Mark Newton, described by the SMH as an ISP engineer, told the newspaper that the plan could affect online-only games like World of Warcraft and Second Life as well:

That [online games] exemption [on content ratings] is the only reason why multi-player games with user-generated environments are possible in this country; without it, it'd only take one game user anywhere in the world to produce objectionable content in the game environment to make the Australian Government ban the game for everyone.

63 comments

So Far, Iranian Censors Not Blocking Online Game Traffic

June 25, 2009 -

While the Iranian government has cracked down on communications by restricting Internet traffic during the ongoing post-election unrest, an analysis performed by Craig Labovitz of  Security to the Core suggests that authorities aren't paying attention to the flow of online game data:

While the rapidly evolving Iranian firewall has blocked web, video and most forms of interactive communication, not all Internet applications appear impacted. Interestingly, game protocols like xbox and World of Warcraft show little evidence of government manipulation.

Perhaps games provide a possible source of covert channels (e.g. “Bring your elves to the castle on the island of Azeroth and we’ll plan the next Ahmadinejad protest rally?”)

Meanwhile, Xbox 360 gamer Mike Murikami, blogging for The Examiner, notes:

With the Xbox 360 offering video chat among the features of being an Xbox Gold subscriber, this could easily be an upcoming popular way for loved ones and news outlets to deliver messages to and from the country.

6 comments

 
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MaskedPixelanteOf course it's improved. At launch, Origin was scanning your entire hard drive, but now it's just scanning your browsing history. If that's not an improvement, I dunno what is!07/29/2014 - 8:59pm
Papa Midnighthttp://www.escapistmagazine.com/articles/view/video-games/columns/experienced-points/12029-Has-EAs-Origin-Service-Improved-Any-Over-the-Last-Two-Years07/29/2014 - 8:25pm
Sora-ChanSo it's just a matter of having better emulation software. If it can be done with a 3DS game, with all the memory and what not it takes up, it can be done with a GBA title through emulation.07/29/2014 - 7:30pm
Sora-ChanOther VC titles for the NES and Gameboy had the same setup where you couldn't access the homescreen without quitting out of the game til a later update when those games were released for the public outside of the founder program.07/29/2014 - 7:28pm
Sora-Chanthe 3DS can, and does, run GBA games, as seen by the founder gifts, which included a number of GBA titles. As for running GBA games and still having access to the home screen, I beleive it's more of the game emulation software needs to be updated.07/29/2014 - 7:27pm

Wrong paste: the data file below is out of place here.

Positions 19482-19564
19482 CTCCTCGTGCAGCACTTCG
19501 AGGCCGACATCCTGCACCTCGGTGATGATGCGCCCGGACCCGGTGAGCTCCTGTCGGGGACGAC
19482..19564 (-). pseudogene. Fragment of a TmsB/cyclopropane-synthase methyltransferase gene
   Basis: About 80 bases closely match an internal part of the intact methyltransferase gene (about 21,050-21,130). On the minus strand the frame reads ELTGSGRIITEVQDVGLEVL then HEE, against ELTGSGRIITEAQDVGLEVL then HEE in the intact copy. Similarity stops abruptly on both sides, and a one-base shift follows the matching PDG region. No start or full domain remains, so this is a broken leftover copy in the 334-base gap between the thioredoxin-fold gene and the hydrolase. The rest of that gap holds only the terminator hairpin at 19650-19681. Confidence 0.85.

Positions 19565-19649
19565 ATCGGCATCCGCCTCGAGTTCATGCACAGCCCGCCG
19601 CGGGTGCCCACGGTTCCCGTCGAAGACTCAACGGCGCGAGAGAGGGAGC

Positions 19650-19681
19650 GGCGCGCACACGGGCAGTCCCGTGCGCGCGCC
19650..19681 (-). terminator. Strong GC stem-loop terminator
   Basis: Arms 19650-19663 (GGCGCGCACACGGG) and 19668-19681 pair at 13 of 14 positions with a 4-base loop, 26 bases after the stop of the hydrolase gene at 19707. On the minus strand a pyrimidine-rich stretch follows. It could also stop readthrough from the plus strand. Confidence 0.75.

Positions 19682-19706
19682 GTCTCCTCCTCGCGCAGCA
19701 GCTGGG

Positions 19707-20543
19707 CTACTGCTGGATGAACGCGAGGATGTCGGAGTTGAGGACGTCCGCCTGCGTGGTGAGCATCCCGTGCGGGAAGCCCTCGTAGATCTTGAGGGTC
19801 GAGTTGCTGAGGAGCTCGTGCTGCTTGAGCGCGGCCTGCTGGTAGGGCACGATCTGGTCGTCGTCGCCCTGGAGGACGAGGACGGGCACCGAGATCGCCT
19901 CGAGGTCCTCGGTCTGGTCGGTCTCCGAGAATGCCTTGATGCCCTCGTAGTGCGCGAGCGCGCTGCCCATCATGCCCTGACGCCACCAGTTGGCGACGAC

Matthew Wilsonthe 3ds already swaps os's with the original ds. plus I dont think people expect miverse interaction when playing a gba game.07/29/2014 - 6:06pm
MaskedPixelanteBut that's not the issue, the 3DS is perfectly capable of emulating GBA games. The problem is that it doesn't have enough available system resources to run it alongside the 3DS OS, and thus it doesn't have access to stuff like Miiverse and save states.07/29/2014 - 5:45pm
Matthew WilsonI am well aware that it requires more power, but if a GBA emulator could run well on a original psp, than it should work on a 3ds.07/29/2014 - 5:36pm
ZenThe reason the SNES could run Gameboy, or the Gamecube could run GBA was because their adapters included all of the necessary hardware to do it in the respective add-ons. The systems were just conduits for control inputs and video/sound/power.07/29/2014 - 4:51pm
ZenMatthew: Emulation takes more power than people realize to run a game properly. You can make something run on less, but Nintendo...as slow as they are at releasing them..makes them run as close to 100% as possible. Each game has its own emulator for it.07/29/2014 - 4:47pm
Matthew Wilsonkind of hard to believe since the 3ds is atleast as powerful as the gamecube hardware wise.07/29/2014 - 4:27pm
MaskedPixelanteYes, the 3DS has enough power to run 16-bit emulators, but not at the same time it's running the 3DS systems themselves. You could run the games, but you wouldn't get save states or Miiverse.07/29/2014 - 4:04pm
InfophileRunning GBA on 3DS shouldn't be hard. The DS had flashcarts sold for it that added just enough power to emulate GBA and SNES games, so the 3DS should have more than enough natively.07/29/2014 - 3:37pm
MaskedPixelanteIt's a bunch of people whining about boycotting/pirating Trails in the Sky FC because XSEED didn't license the Japanese dub track, which consists of about 10 lines per character.07/29/2014 - 11:27am
Sleaker@MP - devolver Digital issued a twitter statement saying they would replace the NISA pledge.07/29/2014 - 10:57am
E. Zachary KnightIs that a discussion about RIAA member music labels?07/29/2014 - 10:48am
MaskedPixelantehttp://steamcommunity.com/app/251150/discussions/0/43099722329318860/ In this thread: Idiots who don't understand how licensing works.07/29/2014 - 9:20am
MaskedPixelantehttp://www.joystiq.com/2014/07/28/gaymerx-in-dire-straits-after-nis-america-allegedly-backs-out-of/ NISA backs out of GaymerX support, but it seems like the only people crying foul are GaymerX.07/29/2014 - 6:30am
Papa MidnightIt's not bad so far, but I am honestly not sure what to make of it (or where it's going for that matter)07/28/2014 - 9:44pm
Matthew Wilsonis it any good?07/28/2014 - 9:36pm